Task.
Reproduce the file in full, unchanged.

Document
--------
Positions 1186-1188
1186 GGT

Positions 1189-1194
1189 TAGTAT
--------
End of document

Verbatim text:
Positions 1186-1188
1186 GGT

Positions 1189-1194
1189 TAGTAT